San Luis Potosí
Several states across Mexico have been shaken by days of angry protests in response to a jump in the price of gasoline sparked by a new deregulation policy. Protests, road blockades and civil strikes are reported from 12 states since the new policy was instated Jan. 1. Looting was reported in Hidalgo, Veracruz and México states, with over 350 stores sacked. Several federal police agents were briefly taken hostage by protesters when they tried to break up a roadblock in Ixmiquilpan, Hidalgo. Two protesters were killed in the Ixmiquilpan clash, while one Federal District police officer is reported dead in rioting on the outskirts of Mexico City. Police also fired in the air to scatter protesters in Ecatepec, México. Nearly 900 have been detained nationwide. (Sol de Mexico, Jan. 6; Animal Politico, Jan. 5; Apro, Jan. 4)
Mexico on Sept. 30 extradited 13 people to the United States—including two accused drug lords and several suspects in two high-profile attacks on US citizens. One was the 2011 deadly ambush of US immigration agents in San Luis Potosí state; the other the previous year's killing of US consulate workers in Ciudad Juárez. The two accused kingpins were Edgar Valdez Villarreal AKA "La Barbie" of the Beltran- Leyva Organization and Jorge Costilla Sánchez AKA "El Coss" of Los Zetas. The US Justice Department hyped the extraditions as signaling a new binational coordination following a June meeting between US Attorney General Loretta Lynch and her Mexican counterpart, Arely Gómez. As AP noted, extraditions had fallen dramatically since 2012, the final year of President Felipe Calderón's term, when Mexico sent 115 people to face criminal charges in the US. Under President Enrique Peña Nieto, the number dropped to just 66 last year. (AP, Sept. 30)
The July 22 Global Day of Action Against Open-Pit Mining, most widely observed in the Andean nations, also saw coordinated actions in NAFTA partners Mexico and Canada. In the Oaxaca village of Santa María Zacatepec, a national gathering was held, bringing together some 100 indigenous and popular organizations, who pledged a campaign of protests against mining projects and "structural reforms" announced by the Enrique Peña Nieto government. The Declaration of Santa María Zacatepec said that "it is time to pass from resistance to the offensive," and for "respecting all forms of struggle." Participating organizations included the Mexican Alliance for the Self-Determination of the People (AMAP); the Indigenous Agrarian Zapatista Movement (MAIZ); the Peoples' Front in Defense of Land and Water of Puebla, Tlaxcala and Morelos; the National Civil Resistance Network; the Council of Ejidos and Communities Opposed to La Parota Dam; the Peoples' Land Defense Front of Atenco; and the Mexican Electrical Workers Union (SME).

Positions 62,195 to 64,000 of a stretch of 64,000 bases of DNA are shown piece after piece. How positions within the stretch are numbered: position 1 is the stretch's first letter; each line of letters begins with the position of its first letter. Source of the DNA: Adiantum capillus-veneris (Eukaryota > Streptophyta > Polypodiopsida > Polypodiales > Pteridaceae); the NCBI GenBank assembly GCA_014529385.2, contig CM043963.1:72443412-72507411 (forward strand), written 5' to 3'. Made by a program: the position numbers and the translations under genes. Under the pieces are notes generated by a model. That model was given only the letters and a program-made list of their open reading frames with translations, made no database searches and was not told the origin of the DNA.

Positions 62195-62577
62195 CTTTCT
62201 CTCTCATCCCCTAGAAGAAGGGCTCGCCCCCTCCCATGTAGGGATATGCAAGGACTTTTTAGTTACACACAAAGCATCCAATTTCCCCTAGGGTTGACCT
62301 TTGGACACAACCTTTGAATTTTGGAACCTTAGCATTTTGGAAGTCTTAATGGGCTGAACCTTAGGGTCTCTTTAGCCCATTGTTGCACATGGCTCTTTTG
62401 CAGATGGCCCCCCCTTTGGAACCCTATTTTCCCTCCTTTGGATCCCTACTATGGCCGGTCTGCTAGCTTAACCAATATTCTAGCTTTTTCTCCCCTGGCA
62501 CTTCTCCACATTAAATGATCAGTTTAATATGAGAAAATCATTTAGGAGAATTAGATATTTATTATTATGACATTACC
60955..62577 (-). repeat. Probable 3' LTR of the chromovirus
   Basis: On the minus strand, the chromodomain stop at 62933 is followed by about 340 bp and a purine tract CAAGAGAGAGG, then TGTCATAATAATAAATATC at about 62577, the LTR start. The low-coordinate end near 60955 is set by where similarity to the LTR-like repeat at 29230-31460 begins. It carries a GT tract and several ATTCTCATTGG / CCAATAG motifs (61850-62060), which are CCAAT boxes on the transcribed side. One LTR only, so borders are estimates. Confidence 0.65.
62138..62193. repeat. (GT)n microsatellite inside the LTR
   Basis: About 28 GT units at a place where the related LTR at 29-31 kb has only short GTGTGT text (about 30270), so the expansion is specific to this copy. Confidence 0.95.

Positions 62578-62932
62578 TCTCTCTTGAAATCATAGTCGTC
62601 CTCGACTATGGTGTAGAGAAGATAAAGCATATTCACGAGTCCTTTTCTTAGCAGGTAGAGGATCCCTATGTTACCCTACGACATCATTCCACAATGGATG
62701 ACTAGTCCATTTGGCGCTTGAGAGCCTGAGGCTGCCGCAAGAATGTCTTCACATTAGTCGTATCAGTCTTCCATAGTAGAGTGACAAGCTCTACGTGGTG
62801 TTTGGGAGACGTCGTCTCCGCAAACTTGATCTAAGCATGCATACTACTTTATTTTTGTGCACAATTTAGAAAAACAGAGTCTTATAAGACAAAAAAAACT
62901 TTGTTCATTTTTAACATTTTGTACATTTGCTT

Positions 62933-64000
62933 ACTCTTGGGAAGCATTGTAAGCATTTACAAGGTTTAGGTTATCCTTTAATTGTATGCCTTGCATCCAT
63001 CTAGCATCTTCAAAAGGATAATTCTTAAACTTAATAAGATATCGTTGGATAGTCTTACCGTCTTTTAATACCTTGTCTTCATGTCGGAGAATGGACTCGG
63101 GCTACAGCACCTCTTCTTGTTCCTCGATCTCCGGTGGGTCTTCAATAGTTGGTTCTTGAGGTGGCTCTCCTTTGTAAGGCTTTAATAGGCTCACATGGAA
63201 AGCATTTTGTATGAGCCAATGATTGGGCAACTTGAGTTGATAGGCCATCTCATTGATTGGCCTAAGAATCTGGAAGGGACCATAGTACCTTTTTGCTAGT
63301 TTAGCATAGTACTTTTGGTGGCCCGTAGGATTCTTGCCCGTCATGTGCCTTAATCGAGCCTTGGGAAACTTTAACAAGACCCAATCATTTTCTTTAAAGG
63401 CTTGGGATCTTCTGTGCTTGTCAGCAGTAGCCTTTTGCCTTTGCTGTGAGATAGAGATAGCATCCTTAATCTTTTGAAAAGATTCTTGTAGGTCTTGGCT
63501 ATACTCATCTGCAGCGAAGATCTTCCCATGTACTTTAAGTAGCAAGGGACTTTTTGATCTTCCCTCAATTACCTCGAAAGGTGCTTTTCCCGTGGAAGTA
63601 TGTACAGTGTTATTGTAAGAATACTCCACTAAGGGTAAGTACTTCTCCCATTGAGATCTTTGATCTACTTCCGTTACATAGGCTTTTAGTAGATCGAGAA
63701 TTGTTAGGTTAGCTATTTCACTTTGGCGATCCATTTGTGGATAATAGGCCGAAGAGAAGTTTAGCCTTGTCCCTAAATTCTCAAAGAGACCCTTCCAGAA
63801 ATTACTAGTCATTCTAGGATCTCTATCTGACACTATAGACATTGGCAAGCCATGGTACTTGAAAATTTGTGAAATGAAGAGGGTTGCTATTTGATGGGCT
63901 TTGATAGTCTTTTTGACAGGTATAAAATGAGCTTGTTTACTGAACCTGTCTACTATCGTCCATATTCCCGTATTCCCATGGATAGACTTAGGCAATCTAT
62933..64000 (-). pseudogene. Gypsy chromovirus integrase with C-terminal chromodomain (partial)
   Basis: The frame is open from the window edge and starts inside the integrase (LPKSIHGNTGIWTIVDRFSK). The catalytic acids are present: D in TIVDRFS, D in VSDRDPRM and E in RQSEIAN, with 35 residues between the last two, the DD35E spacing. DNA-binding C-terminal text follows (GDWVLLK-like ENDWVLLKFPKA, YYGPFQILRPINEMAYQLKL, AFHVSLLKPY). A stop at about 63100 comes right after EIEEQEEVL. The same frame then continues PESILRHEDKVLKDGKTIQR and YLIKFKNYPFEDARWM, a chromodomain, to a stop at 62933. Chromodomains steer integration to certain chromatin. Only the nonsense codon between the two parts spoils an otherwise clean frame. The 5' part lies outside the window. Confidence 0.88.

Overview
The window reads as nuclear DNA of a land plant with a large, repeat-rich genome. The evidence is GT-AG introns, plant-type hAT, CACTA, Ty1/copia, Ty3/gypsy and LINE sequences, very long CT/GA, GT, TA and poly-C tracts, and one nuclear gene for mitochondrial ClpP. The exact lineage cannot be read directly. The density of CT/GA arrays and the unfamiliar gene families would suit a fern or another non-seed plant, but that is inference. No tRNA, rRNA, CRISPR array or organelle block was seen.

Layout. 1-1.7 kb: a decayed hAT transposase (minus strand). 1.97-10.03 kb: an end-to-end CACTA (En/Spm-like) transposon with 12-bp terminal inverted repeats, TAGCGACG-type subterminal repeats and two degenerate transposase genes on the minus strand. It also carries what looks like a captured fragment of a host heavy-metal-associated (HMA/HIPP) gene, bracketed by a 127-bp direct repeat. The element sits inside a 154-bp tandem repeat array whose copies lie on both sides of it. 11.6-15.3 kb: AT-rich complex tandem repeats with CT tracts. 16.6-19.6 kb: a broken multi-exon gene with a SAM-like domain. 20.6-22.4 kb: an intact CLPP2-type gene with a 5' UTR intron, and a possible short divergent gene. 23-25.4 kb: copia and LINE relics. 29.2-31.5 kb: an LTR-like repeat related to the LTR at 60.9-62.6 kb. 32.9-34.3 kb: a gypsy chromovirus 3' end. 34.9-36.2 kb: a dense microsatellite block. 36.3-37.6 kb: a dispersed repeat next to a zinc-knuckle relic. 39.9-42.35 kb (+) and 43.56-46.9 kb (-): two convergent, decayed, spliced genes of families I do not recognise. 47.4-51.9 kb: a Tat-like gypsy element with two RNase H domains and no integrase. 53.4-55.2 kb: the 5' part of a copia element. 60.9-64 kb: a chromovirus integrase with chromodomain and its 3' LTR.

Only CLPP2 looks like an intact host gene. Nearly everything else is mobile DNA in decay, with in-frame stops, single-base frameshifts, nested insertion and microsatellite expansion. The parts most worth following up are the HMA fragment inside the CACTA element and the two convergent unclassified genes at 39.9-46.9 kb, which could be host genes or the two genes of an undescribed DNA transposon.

Violence continues to escalate in Mexico's west-central state of Michoacán, with bus transportation suspended to the towns of Apatzingán, Buenavista, Tepalcatepec and Coalcomán following a series of clashes there April 28, leaving the area effectively cut off from the outside world. At least 10 were killed in the area, in the state's Tierra Caliente region, April 29. The municipal presidency building in Buenavista remains under occupation by the Community Police, a citizen's self-defense patrol, which has seized public buildings in the town, accusing the "official" authorities of being in league with narco gangs. Several families from Buenavista have been displaced by the fighting there, and have taken refuge in Apatzingán. (Reuters, April 29; Milenio, Radio Formula, April 28)
Mexican naval forces announced the arrest Sept. 27 of Iván Velázquez Caballero, AKA "El Taliban" or "Z-50"—said to be a top commander of Los Zetas who had recently defected to the rival Gulf Cartel. El Taliban was said to be in a struggle with his former boss, Zeta commander Miguel Treviño Morales AKA "Z-40" for control of the "plaza" (trafficking theater) in San Luis Potosí, where the arrest took place. From 2007 until his recent break with the Zetas, he had also controlled the plazas in Zacatecas, Aguascalientes, Guanajuato, Nuevo León and Coahuila. He had a reward of 30 million pesos ($2.3 million) on his head.